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Old 17.06.2011, 15:18
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Multilingual [learn local language or not]

What percentage of native English speaking expats learn to speak the local language (let's not split hairs between variants like Swiss German and High German) completely fluently ? I would guess less than 10%. What do you people think ?

I work full time in German without any problems. I have done the same in other languages. Am I that unusual ?

Once I overheard someone saying to a shop assistant that there is no reason to learn the local language because everyone speaks English. Similarly some of the comments I read on EF go in the same direction.
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Old 17.06.2011, 15:26
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Re: Multilingual

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Once I overheard someone saying to a shop assistant that there is no reason to learn the local language because everyone speaks English. Similarly some of the comments I read on EF go in the same direction.
As I noted on another thread, you can, by and large, survive on English alone, but learning the local language makes life both easier and pleasanter. I would guess that that is, more or less, the EF consensus.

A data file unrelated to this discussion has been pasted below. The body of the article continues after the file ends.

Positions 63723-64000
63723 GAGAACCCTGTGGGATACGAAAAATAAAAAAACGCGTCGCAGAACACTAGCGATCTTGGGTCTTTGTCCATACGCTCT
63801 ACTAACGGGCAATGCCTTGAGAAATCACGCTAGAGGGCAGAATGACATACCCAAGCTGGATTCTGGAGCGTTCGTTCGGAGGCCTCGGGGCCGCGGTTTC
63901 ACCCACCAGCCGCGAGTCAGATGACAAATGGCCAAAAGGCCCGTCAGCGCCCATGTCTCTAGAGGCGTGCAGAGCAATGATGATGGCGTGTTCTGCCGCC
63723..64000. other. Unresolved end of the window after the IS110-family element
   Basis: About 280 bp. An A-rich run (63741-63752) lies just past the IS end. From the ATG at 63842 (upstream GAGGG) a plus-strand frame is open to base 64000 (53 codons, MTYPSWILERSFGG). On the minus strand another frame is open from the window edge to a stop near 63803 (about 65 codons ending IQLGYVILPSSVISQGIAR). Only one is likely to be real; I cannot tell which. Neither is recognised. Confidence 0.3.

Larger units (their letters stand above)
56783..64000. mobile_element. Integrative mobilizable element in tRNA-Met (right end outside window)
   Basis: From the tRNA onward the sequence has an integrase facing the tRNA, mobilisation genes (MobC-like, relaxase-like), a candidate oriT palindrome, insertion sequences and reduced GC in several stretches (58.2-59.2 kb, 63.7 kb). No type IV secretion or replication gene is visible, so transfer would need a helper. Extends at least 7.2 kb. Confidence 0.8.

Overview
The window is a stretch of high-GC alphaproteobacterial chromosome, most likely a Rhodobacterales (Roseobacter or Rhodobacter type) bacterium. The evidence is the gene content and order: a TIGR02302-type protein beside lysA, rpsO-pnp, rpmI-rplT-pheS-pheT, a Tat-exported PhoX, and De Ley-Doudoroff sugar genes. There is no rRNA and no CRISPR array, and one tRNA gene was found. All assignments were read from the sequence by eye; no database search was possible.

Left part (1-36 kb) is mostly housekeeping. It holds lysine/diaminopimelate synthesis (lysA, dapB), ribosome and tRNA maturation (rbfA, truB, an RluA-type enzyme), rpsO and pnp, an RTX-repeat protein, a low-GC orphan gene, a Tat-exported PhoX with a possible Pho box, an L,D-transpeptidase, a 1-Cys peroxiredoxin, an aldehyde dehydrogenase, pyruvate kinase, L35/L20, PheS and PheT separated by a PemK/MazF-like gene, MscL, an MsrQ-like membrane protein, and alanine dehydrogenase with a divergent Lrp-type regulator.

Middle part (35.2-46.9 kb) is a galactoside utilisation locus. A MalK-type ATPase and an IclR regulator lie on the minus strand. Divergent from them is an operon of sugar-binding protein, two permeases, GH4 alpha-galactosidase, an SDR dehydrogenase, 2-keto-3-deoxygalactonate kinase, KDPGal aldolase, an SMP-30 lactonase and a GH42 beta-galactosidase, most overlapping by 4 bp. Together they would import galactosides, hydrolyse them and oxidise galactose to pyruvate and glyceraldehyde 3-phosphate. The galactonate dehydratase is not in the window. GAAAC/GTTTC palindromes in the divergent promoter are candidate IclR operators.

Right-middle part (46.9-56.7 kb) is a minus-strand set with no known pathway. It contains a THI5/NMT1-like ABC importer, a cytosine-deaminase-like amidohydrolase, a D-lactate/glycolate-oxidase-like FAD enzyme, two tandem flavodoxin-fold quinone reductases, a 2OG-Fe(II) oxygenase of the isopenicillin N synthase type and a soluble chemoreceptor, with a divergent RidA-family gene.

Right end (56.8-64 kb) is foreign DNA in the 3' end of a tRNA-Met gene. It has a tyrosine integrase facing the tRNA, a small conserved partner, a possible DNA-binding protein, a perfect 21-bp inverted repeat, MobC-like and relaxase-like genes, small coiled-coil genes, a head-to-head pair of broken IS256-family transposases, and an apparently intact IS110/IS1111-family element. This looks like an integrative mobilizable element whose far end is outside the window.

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Old 17.06.2011, 15:32
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Re: Multilingual

I would agree with RetiredinNH, other than to add that it depends largely on your aspirations. Many seem to see Switzerland as a stop on the expat trail, a pleasant interlude before moving on to the next station, and particularly for those with large organisations and/or based in Geneva/Zurich I am sure it is quite possible to have a pleasant life with only other expats for friends.

That was not my idea of coming to Switzerland though - I want to meet the people as well as just enjoying the countryside - and for that learning the language is imperative. From many of the comments on here I know I am not the only one.

I wouldn't like to guess the proportional split between those two broad camps though.
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Old 17.06.2011, 15:38
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Re: Multilingual

I actually lived in Germany for some years before coming here and maybe that made things easier for me as High German is easier to pick up when you're not doing Swiss German in parallel.